Turkish author Aslı Erdoğan, who was released on December 29, 2016 after 132 days in jail due to links to the pro-Kurdish Özgür Gündem daily, has said it is psychological torture not to be allowed to travel to accept the Erich Maria Remarque Award on September 22 in Germany.
Erdoğan, who spoke to the Evrensel daily about being restricted from traveling, said she could not attend other ceremonies as well in addition to missing between 30 to 40 festivals to which she was invited.
“I am not feeling very well, to be honest. I have experienced a succession of traumas. Being famous is also a trauma. To be pushed before the press… Just when you think ‘It’s all over; I am out,’ they say, ‘No, we can play with you whenever we want just like a cat plays with a mouse.’ … This is psychological torture. It is a very heavy torture. Are not they going to leave me with a choice other than hunger strike or suicide?”
The German ZDF 2 channel announced on Tuesday that the Erich Maria Remarque Award for 2017 was to be bestowed on Erdoğan for her writings on political developments in Turkey; however, she will not be able to attend the ceremony to accept the award as Turkish authorities seized her passport as part of a court decision banning her from traveling abroad.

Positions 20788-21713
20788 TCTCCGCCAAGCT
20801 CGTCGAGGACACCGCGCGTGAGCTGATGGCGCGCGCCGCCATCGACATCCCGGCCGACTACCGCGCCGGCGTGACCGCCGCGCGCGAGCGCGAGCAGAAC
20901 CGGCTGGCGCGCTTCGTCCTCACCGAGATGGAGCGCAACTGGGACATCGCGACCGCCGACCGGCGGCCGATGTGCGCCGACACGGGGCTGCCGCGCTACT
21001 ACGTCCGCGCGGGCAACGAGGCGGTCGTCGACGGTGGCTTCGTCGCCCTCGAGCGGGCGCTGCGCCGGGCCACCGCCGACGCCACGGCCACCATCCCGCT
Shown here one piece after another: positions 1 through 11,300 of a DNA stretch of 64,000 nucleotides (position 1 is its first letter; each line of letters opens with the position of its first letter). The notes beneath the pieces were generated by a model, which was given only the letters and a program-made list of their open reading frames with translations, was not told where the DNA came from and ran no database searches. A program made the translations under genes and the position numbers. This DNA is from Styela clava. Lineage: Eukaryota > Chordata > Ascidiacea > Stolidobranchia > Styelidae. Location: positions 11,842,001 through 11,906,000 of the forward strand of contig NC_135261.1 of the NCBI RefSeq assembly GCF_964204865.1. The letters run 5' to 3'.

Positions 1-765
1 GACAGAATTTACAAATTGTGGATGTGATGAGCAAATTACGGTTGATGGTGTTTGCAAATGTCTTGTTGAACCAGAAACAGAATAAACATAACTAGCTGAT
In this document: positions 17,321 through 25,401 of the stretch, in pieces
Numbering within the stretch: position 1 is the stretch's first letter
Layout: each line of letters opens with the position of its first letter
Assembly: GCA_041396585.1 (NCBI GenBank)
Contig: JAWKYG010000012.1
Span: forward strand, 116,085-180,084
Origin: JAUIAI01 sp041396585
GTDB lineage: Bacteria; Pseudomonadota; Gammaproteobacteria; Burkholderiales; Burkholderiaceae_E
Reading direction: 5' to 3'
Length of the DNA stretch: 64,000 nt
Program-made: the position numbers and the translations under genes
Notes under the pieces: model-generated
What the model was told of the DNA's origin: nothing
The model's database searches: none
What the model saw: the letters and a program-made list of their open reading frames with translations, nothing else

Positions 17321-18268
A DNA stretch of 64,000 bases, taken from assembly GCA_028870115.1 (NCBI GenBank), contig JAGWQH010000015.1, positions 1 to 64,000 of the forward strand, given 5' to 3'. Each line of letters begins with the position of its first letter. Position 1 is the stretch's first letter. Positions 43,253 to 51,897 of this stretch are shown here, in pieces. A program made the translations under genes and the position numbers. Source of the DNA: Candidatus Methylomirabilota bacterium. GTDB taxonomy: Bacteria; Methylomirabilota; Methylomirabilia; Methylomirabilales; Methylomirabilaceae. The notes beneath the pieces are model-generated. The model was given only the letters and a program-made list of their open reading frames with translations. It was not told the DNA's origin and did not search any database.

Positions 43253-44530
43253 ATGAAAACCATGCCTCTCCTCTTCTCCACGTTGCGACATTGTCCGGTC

After her arrest, Erdoğan received several awards from around the world, including the Stuttgart Peace Prize, the Tucholsky Prize and the ECF Princess Margriet Award for Culture. She was not able to travel overseas to accept these awards, either, due to the travel ban. Some of them were presented to her in Turkey.
Renowned writer Erdoğan and several other intellectuals, journalists and academics were included in an indictment for serving as editorial board advisors of the pro-Kurdish newspaper. The indictment portrayed Özgür Gündem as a publication of “the terrorist organization,” in reference to the Kurdistan Workers’ Party (PKK).
Turkey is the biggest jailer of journalists in the world. The most recent figures documented by the Stockholm Center for Freedom (SCF) has showed that 283 journalists and media workers are now in jails as of August 18, 2017, most in pre-trial detention languishing in notorious Turkish prisons without even a conviction. Of those in Turkish prisons, 258 are arrested pending trial, only 25 journalists remain convicted and serving time in Turkish prisons. An outstanding detention warrants remain for 135 journalists who live in exile or remain at large in Turkey.
Detaining tens of thousands of people over alleged links to the movement, the government also closed down more than 180 media outlets after the controversial coup attempt. Turkey’s Contemporary Journalists’ Association (ÇGD) recently announced that more than 900 press cards were cancelled. (SCF with turkishminute.com)